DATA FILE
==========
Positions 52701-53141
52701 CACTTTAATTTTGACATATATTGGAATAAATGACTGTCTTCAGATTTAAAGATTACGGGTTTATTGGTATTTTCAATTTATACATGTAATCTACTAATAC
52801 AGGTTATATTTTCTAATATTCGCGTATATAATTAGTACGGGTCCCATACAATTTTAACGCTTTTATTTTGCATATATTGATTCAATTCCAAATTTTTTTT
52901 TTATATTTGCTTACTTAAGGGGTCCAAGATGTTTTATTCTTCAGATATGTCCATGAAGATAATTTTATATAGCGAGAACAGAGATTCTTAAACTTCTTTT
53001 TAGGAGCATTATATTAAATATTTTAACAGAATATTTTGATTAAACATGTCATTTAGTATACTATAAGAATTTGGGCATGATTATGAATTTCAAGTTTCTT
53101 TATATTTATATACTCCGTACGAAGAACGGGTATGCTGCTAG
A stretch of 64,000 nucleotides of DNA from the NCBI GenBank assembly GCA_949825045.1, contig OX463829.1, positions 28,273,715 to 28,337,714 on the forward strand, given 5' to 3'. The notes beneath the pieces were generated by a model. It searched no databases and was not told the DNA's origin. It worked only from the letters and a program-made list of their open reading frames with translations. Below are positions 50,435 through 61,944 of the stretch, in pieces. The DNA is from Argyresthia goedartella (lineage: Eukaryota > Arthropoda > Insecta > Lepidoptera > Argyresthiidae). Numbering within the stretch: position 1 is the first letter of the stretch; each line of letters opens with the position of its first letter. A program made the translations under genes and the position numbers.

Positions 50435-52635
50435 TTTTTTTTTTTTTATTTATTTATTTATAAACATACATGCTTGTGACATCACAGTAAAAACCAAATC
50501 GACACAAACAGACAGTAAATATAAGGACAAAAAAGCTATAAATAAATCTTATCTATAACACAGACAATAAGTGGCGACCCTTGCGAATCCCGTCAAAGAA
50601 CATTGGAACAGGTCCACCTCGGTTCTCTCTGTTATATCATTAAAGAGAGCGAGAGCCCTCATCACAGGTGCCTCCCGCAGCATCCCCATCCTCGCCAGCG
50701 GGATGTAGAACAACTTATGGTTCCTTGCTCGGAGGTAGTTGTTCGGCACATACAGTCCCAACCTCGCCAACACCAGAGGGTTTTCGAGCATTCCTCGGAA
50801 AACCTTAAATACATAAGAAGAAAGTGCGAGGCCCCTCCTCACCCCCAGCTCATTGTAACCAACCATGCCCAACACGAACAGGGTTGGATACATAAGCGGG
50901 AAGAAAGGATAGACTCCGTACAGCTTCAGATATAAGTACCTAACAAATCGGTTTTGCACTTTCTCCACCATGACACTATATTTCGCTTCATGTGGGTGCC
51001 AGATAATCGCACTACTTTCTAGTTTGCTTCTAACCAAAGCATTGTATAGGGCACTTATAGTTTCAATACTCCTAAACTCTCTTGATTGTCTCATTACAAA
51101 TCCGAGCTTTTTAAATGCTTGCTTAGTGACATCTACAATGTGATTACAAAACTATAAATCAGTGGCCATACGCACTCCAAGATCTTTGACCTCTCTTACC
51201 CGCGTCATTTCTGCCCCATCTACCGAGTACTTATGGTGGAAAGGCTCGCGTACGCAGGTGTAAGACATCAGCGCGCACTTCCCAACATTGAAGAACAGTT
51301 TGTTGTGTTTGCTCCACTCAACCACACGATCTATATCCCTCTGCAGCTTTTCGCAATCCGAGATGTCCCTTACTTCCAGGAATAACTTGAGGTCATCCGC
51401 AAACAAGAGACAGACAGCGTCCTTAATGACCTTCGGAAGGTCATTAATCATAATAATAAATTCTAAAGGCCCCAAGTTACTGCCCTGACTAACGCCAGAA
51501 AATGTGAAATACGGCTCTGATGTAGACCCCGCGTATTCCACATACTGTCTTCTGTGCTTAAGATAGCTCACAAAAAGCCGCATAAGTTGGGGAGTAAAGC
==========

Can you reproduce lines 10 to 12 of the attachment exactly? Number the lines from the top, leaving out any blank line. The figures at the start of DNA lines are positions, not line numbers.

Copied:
50501 GACACAAACAGACAGTAAATATAAGGACAAAAAAGCTATAAATAAATCTTATCTATAACACAGACAATAAGTGGCGACCCTTGCGAATCCCGTCAAAGAA
50601 CATTGGAACAGGTCCACCTCGGTTCTCTCTGTTATATCATTAAAGAGAGCGAGAGCCCTCATCACAGGTGCCTCCCGCAGCATCCCCATCCTCGCCAGCG
50701 GGATGTAGAACAACTTATGGTTCCTTGCTCGGAGGTAGTTGTTCGGCACATACAGTCCCAACCTCGCCAACACCAGAGGGTTTTCGAGCATTCCTCGGAA